Angolan Ppresident President João Lourenço. Picture: AFP/AMPE ROGERIO
Angolan Ppresident President João Lourenço. Picture: AFP/AMPE ROGERIO

Luanda — Angolan President João Lourenço expects Africa’s second-biggest oil producer to return to growth in 2020 as the government accelerates efforts to diversify an economy battered by a decline in crude prices and output.

“Angola’s economic crisis started in 2014 and got worse, not just because of lower oil prices but because the country is indebted and is honouring its commitments,” Lourenço said in a state of the nation address in parliament on Tuesday. “In 2020, we expect the economy to return to growth due to rising output from the non-oil sector.”

Angola’s GDP has contracted for the past three years and is expected to shrink 0.2% in 2019, according to the latest Bloomberg survey. Angola’s crude exports in November may fall to the lowest level in at least 11 years, according to the country’s loading programme. The drop has put a strain on a country that depends on oil for more than 90% of its exports.

Diversifying the economy and battling graft has been a cornerstone of what Lourenço has called a “new Angola” since taking power in the 27-million strong nation in 2017 from José Eduardo dos Santos, who ruled for 38 years.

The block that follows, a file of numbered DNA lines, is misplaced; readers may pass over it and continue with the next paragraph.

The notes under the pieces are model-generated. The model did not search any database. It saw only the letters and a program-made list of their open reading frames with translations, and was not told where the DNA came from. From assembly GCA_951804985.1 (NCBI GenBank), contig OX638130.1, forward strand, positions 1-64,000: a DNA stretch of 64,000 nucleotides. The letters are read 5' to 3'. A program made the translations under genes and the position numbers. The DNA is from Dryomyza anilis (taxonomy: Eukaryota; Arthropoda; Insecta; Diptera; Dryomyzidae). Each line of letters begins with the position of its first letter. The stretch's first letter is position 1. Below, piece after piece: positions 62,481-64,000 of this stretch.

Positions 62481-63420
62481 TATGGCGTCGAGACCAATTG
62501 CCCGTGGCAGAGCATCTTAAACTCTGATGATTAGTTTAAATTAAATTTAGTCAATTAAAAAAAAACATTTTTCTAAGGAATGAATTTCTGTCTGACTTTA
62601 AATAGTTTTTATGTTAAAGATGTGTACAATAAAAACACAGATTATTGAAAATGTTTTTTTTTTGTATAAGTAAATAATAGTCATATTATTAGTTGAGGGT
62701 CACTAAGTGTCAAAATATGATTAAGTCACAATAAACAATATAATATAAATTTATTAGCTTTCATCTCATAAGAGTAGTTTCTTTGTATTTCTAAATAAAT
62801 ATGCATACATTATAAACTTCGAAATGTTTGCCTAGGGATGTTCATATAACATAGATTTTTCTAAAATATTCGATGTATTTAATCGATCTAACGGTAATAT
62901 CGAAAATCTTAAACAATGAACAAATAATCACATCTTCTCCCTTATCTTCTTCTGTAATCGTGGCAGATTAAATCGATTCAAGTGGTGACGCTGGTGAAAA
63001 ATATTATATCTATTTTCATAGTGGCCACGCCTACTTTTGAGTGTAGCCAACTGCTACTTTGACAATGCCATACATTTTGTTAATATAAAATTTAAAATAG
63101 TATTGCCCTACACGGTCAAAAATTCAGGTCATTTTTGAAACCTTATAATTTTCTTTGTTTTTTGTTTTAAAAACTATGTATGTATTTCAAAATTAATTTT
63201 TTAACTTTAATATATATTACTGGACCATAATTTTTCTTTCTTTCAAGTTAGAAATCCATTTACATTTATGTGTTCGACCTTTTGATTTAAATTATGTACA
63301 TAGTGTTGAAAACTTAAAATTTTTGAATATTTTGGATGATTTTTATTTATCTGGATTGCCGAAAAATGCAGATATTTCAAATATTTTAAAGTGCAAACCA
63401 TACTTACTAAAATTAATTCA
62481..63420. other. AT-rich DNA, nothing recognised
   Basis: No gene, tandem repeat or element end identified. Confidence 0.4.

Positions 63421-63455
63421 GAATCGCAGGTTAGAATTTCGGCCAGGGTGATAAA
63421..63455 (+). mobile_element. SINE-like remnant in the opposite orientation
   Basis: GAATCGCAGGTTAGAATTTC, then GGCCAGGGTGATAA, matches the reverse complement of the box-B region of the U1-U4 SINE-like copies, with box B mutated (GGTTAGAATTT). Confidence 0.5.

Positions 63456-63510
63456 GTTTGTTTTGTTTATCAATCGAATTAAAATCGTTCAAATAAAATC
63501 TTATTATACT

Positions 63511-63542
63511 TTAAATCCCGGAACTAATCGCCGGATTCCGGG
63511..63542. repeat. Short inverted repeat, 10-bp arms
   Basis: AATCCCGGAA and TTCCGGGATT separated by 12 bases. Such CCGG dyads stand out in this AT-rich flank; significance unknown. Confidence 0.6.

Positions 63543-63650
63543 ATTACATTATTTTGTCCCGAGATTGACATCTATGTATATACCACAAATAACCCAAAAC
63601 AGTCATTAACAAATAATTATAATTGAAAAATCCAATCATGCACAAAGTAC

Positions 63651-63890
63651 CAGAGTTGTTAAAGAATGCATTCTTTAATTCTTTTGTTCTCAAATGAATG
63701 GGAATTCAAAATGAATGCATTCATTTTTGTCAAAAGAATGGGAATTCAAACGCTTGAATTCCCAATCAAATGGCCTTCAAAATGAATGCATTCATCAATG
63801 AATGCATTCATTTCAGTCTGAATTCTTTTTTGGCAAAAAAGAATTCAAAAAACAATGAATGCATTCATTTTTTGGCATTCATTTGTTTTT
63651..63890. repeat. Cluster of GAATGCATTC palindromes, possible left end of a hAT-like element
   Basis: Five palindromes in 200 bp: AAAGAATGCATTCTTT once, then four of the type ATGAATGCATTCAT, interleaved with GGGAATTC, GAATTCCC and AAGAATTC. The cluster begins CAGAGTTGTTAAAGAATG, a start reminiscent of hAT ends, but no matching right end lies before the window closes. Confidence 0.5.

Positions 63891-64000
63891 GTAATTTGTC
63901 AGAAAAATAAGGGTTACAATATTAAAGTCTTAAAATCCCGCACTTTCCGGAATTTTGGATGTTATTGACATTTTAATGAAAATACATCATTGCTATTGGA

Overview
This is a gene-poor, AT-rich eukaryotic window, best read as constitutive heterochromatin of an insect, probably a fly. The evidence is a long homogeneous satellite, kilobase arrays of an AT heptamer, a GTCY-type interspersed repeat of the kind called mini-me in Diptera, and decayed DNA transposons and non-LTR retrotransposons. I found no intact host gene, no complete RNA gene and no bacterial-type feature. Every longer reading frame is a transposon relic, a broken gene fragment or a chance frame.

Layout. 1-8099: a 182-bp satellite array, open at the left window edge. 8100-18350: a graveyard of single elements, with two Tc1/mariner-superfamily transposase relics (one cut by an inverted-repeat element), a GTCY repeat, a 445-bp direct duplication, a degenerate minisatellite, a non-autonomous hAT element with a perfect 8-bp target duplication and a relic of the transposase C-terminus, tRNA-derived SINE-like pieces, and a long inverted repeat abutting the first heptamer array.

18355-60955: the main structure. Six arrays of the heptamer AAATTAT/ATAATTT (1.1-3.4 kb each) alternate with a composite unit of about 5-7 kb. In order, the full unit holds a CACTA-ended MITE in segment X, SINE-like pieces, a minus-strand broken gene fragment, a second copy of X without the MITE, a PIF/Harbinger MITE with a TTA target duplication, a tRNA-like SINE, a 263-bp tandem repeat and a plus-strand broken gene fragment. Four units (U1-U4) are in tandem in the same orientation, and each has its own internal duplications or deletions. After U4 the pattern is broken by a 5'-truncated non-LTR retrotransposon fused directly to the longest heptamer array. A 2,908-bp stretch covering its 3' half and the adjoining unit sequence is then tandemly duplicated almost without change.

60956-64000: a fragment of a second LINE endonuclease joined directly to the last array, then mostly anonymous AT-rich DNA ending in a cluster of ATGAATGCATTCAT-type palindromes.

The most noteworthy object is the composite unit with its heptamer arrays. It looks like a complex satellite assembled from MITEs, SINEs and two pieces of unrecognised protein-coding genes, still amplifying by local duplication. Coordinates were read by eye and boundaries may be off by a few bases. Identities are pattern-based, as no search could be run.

Transparency International ranks Angola one of the world’s most corrupt nations.

Lourenço, a former army general, said there are 45 cases in court to recover more than $4.1bn allegedly stolen from the state. Authorities have also seized other sums of cash, cars and more than 70 properties, he said. Last year, Angolan law makers approved a law to allow for assets that were illegally acquired by public officials to be confiscated.

Angola is seeking to improve its finances after signing a three-year, $3.7bn loan agreement with the International Monetary Fund (IMF), Lourenço said. Some of the measures include the privatisation of dozens of state-owned entities or asset; the phasing out of subsidies on several products, such as refined fuel; and measures to ensure the sustainability of Angola’s debt, according to the IMF.

The plan, he said, is for public debt to decline to less than 60% of GDP in 2022 from about 90%.


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